The FBI arrested a North Texas man Sunday in connection with last week's riots at the U.S. Capitol.
Larry Rendell Brock, of Grapevine, was charged with knowingly entering or remaining in a restricted building and violent entry and disorderly conduct.
Brock, 53, lived at an apartment complex along Main Street in Grapevine and surrendered to FBI agents Sunday after agreeing to meet them at the Grapevine Police Department, officials said.
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In an arrest affidavit, an FBI agent said that Brock’s ex-wife was among those who contacted the Bureau telling investigators, “I just know that when I saw this was happening, I was afraid he would be there. I think you already know he was there. It is such a good picture and I recognize his patch," the affidavit said.
John Scott-Railton, a researcher who studies cyber threats at the Citizen Lab at the University of Toronto, also identified Brock from the photos and notified the FBI.
“My first question was, 'Who is this man with military-style patches?' He's wearing a bunch of gear. He looks pretty comfortable in it,” Scott-Railton said.
Using Texas-themed logos and military insignia on Brock’s clothing and information gathered online, Scott-Railton determined the man in the helmet appeared to be Brock, a retired U.S. Air Force Lt. Colonel from Texas.
“I think we as a country need to understand how a man like Lt. Col. Brock gets from a distinguished service record to making the choices that put him on the floor of the Senate that day,” Scott-Railton said.
Brock recently worked for the aviation division of the Hillwood development company in Fort Worth, but the company said Brock is no longer employed there.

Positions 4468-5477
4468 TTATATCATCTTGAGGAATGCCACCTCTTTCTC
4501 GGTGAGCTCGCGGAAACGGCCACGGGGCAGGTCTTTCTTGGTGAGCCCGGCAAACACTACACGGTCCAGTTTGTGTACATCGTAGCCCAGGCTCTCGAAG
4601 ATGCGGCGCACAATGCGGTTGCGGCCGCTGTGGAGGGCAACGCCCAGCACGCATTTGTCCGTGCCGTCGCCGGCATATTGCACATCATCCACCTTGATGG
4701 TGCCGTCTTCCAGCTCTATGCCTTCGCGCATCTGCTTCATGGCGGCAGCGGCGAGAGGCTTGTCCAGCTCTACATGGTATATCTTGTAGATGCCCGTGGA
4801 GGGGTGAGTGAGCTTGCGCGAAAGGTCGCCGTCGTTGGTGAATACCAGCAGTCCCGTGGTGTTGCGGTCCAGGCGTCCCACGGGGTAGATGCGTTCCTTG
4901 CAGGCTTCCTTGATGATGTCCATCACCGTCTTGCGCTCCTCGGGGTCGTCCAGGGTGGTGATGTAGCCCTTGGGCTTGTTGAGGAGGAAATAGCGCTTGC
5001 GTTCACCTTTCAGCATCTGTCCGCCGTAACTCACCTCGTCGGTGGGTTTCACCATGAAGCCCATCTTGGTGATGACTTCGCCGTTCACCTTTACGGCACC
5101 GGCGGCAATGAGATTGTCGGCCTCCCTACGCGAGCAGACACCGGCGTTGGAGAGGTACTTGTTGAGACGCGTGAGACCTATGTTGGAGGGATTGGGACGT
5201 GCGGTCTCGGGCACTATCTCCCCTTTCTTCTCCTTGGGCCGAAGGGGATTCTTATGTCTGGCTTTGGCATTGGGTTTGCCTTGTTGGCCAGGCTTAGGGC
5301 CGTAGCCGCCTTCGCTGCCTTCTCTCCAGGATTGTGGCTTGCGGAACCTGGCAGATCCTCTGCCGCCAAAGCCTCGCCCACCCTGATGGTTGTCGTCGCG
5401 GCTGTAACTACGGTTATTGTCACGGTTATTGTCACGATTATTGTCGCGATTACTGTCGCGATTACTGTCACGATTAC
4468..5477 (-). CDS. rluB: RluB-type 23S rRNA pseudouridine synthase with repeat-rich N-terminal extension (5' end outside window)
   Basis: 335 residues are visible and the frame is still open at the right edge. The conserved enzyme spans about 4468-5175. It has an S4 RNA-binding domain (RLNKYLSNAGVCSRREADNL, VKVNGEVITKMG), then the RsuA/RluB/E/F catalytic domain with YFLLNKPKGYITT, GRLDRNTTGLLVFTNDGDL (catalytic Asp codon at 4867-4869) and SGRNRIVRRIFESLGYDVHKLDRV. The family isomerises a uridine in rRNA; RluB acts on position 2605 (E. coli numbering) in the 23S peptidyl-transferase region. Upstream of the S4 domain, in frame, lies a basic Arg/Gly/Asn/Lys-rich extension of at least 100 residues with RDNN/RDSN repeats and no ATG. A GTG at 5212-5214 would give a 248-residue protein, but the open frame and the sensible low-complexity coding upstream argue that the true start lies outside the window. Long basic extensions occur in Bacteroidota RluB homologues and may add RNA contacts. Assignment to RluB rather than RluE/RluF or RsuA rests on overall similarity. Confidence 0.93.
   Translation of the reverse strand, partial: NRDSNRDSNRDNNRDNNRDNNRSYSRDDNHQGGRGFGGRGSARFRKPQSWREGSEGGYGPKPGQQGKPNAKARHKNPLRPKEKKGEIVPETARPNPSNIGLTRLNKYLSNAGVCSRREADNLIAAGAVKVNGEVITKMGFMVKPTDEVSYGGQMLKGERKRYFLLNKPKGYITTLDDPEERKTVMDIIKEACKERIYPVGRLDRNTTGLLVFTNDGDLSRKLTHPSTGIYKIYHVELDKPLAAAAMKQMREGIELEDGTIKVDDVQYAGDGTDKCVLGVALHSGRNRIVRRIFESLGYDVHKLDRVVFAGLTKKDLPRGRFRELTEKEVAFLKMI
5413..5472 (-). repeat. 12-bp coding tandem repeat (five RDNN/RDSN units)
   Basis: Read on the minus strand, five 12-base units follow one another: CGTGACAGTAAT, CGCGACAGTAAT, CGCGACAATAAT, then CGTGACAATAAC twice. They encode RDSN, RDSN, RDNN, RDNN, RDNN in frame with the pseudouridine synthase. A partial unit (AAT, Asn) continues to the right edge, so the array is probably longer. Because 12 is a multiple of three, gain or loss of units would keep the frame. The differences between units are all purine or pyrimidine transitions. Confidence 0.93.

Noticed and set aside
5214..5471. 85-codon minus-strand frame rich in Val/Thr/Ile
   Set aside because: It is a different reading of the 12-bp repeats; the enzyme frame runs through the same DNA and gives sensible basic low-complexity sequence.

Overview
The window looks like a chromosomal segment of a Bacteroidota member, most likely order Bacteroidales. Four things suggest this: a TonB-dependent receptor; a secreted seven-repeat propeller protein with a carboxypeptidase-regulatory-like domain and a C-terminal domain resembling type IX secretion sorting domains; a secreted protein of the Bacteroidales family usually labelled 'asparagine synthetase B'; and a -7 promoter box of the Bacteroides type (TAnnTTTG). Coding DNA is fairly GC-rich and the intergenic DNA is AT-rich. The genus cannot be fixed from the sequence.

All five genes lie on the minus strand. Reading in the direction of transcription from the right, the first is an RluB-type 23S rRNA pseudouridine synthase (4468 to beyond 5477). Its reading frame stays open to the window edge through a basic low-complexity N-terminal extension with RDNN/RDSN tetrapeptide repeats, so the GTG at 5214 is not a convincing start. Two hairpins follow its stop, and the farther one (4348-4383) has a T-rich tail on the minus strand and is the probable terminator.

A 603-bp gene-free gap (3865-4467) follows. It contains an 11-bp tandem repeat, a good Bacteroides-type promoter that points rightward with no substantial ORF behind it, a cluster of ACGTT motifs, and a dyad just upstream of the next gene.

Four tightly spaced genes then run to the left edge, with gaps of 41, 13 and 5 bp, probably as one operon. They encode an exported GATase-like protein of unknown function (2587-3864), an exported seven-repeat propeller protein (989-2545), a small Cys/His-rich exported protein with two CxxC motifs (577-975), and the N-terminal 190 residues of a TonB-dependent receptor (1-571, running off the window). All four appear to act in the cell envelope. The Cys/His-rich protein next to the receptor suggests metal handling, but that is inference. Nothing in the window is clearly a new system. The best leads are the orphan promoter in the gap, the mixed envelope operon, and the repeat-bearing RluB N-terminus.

Brock confirmed to The New Yorker on Saturday that the image above showed him in the Senate chamber. He is pictured in combat gear in the top left portion of the photo, wearing a green helmet and body armor. The FBI posted the same picture on its website seeking information about him.
According to The New Yorker, Brock is an Air Force Academy graduate and served in combat.
He told the publication he assumed he was allowed to enter the Capitol when he arrived and said he wore tactical gear because he did not want to get injured by counter-protesters.
The New Yorker also reported Brock said he picked up zip-tie handcuffs when he found them on the floor and intended to give them to a police officer.
On Twitter Sunday, the top federal prosecutor in Dallas, Acting U.S. Attorney Prerak Shah, said his office was "proud to partner with the District of DC to hold Larry Brock accountable for his actions."
The FBI’s Washington office has received more than 40,000 tips so far, including photos and videos that could help identify others who brought chaos to the Capitol.
Authorities said their top priority is tracking down those who were seen breaching the heart of the building.
Also Sunday, Eric Gavelek Munchel was arrested in Tennessee in connection with the riot. He's also charged with one count of knowingly entering or remaining in any restricted building or grounds without lawful authority and one count of violent entry and disorderly conduct on Capitol grounds.
Prosecutors said photos from the riot show a person who appears to be Munchel carrying plastic restraints, an item in a holster on his right hip, and a cell phone mounted on his chest with the camera facing outward, ostensibly to record events that day.
It was not immediately known if Brock or Munchel had attorneys to speak on their behalf.
The rioters on Wednesday took over the House and Senate chambers, smashed windows and waved Trump, American and Confederate flags. Prosecutors have filed dozens of cases so far for a variety of offenses ranging from assaulting police officers to entering restricted areas of the U.S. Capitol, stealing federal property and threatening lawmakers.